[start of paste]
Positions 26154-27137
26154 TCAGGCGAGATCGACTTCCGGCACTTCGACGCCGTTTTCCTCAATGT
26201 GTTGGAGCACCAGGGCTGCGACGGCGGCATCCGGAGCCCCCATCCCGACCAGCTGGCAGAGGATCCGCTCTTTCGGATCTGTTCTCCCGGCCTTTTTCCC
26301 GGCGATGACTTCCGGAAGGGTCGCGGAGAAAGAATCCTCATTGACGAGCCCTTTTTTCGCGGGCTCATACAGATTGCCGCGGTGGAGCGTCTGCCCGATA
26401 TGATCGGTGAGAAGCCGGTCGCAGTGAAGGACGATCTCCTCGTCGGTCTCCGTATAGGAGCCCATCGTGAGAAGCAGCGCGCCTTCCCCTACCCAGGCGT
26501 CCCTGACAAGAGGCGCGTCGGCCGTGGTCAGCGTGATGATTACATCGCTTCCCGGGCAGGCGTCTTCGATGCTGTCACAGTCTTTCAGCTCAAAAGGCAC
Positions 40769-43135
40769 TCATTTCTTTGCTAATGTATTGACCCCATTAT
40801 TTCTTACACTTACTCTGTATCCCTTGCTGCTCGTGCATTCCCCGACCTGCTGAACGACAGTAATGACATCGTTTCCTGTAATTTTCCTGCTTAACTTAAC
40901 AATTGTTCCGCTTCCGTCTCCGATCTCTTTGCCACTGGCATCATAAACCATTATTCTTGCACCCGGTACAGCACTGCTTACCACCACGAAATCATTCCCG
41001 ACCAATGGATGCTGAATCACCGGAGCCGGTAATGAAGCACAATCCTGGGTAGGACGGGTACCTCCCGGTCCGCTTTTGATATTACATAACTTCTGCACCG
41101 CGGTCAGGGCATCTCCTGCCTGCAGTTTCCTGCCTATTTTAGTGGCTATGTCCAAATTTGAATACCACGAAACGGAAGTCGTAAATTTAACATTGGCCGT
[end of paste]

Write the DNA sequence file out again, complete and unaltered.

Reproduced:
Positions 26154-27137
26154 TCAGGCGAGATCGACTTCCGGCACTTCGACGCCGTTTTCCTCAATGT
26201 GTTGGAGCACCAGGGCTGCGACGGCGGCATCCGGAGCCCCCATCCCGACCAGCTGGCAGAGGATCCGCTCTTTCGGATCTGTTCTCCCGGCCTTTTTCCC
26301 GGCGATGACTTCCGGAAGGGTCGCGGAGAAAGAATCCTCATTGACGAGCCCTTTTTTCGCGGGCTCATACAGATTGCCGCGGTGGAGCGTCTGCCCGATA
26401 TGATCGGTGAGAAGCCGGTCGCAGTGAAGGACGATCTCCTCGTCGGTCTCCGTATAGGAGCCCATCGTGAGAAGCAGCGCGCCTTCCCCTACCCAGGCGT
26501 CCCTGACAAGAGGCGCGTCGGCCGTGGTCAGCGTGATGATTACATCGCTTCCCGGGCAGGCGTCTTCGATGCTGTCACAGTCTTTCAGCTCAAAAGGCAC
Positions 40769-43135
40769 TCATTTCTTTGCTAATGTATTGACCCCATTAT
40801 TTCTTACACTTACTCTGTATCCCTTGCTGCTCGTGCATTCCCCGACCTGCTGAACGACAGTAATGACATCGTTTCCTGTAATTTTCCTGCTTAACTTAAC
40901 AATTGTTCCGCTTCCGTCTCCGATCTCTTTGCCACTGGCATCATAAACCATTATTCTTGCACCCGGTACAGCACTGCTTACCACCACGAAATCATTCCCG
41001 ACCAATGGATGCTGAATCACCGGAGCCGGTAATGAAGCACAATCCTGGGTAGGACGGGTACCTCCCGGTCCGCTTTTGATATTACATAACTTCTGCACCG
41101 CGGTCAGGGCATCTCCTGCCTGCAGTTTCCTGCCTATTTTAGTGGCTATGTCCAAATTTGAATACCACGAAACGGAAGTCGTAAATTTAACATTGGCCGT